Online gambling sites are no longer welcome in Switzerland after legislators voted to require internet service providers to block the domains of unapproved sites.
On Wednesday, the Swiss legislature’s lower house voted in favor of the domain-blocking plan, despite opposition from the Swiss People’s Party and the Greens. The upper house had previously approved the plans.
In January, the lower house’s Legal Affairs Committee narrowly voted to expunge the domain-blocking language from the country’s proposed gambling legislation. But the committee’s vote wasn’t binding and the pro-blocking camp eventually got its way when the matter came up for a floor vote.
Swissinfo.ch quoted Franz Grüter, a member of the People’s Party and the chairman of local broadband provider Green.ch, speaking out against the proposal, saying blocking domains “isn’t in step with the liberal, democratic way of thinking. It’s what dictatorships do.”
The prime movers behind the domain-blocking plan were the state’s brick-and-mortar casino operators, who have long complained that their declining revenues are due to competition from internationally licensed online gambling operators.
The nation’s internet service providers countered this argument by saying that if Swiss casinos were to be the primary beneficiaries of domain-blocking, then they should foot the bill for the extra costs the ISPs will incur as a result of being forced to act as internet border guards.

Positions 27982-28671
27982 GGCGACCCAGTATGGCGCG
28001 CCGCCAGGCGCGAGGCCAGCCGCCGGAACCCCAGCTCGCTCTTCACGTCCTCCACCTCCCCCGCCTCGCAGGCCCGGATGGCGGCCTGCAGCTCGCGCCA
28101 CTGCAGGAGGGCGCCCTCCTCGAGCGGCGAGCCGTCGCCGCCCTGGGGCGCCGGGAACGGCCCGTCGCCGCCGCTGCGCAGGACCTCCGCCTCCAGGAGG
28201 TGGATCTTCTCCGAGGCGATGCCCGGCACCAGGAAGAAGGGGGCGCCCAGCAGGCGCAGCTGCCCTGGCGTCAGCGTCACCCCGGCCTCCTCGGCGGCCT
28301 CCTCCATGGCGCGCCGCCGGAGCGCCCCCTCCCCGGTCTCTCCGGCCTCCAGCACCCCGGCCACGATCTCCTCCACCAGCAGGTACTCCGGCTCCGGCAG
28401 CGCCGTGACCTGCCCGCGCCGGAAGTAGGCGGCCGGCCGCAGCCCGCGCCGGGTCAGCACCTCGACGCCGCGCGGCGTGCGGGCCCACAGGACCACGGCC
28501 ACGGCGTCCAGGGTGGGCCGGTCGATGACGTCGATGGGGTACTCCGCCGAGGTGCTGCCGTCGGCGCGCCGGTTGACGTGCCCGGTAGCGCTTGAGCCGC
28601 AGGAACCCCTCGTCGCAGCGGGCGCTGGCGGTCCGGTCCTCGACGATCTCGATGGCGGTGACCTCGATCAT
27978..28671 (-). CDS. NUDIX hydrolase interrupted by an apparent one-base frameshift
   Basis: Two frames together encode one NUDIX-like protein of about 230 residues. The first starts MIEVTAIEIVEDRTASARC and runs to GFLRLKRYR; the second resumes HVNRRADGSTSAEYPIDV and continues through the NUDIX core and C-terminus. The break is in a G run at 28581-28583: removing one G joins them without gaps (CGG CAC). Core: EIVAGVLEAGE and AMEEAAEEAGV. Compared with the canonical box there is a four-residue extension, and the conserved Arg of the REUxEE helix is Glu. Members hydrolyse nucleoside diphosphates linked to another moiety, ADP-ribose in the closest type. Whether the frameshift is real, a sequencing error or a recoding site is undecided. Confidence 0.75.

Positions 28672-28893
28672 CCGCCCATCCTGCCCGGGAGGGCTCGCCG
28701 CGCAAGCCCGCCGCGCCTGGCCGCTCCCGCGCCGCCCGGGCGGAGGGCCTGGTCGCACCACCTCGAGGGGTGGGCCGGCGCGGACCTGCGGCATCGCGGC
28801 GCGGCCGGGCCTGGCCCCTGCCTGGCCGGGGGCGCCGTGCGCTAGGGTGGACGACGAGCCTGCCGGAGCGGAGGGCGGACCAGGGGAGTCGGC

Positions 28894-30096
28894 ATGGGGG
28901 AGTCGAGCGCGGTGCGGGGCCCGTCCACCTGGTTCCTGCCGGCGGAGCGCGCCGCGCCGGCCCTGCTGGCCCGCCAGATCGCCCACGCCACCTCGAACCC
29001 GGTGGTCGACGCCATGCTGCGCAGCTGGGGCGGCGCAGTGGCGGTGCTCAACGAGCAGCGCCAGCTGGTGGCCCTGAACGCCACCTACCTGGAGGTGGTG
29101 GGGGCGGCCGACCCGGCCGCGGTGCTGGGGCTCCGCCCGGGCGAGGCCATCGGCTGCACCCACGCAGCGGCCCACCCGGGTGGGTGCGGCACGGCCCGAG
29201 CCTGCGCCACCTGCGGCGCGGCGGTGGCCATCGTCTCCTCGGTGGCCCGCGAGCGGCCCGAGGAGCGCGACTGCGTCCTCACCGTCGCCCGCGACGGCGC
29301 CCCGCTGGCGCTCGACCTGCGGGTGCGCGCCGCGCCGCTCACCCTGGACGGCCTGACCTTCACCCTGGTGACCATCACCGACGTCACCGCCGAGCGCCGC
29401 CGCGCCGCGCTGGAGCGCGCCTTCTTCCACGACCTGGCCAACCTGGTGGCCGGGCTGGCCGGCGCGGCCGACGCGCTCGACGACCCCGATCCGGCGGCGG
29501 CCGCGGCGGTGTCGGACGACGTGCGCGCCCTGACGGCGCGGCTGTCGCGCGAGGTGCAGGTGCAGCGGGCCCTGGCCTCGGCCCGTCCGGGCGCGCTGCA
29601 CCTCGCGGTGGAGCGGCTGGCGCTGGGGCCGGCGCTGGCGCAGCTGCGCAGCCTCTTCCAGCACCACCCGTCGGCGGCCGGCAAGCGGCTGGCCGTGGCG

Moreover, the ISPs argue that domain-blocking systems in other countries have proven woefully incapable of keeping local gamblers from exploring their online options (think of a big block of cheese, but with holes in it). Radical Party member Thierry Burkart claimed otherwise, confidently informing the legislature (without evidence) that “blocking websites works – experience abroad demonstrates that.”
Domain blocking wasn’t the only gift the casinos received from legislators on Wednesday. The lower house also confirmed that only local casino operators will be eligible for a new Swiss online gambling license.
Legislators still have some loose ends to tie up before their spring session concludes on March 17. The gambling law will come up for more debate on the 15th, at which time legislators hope to resolve whether or not to tax gambling winnings, and if so, by how much.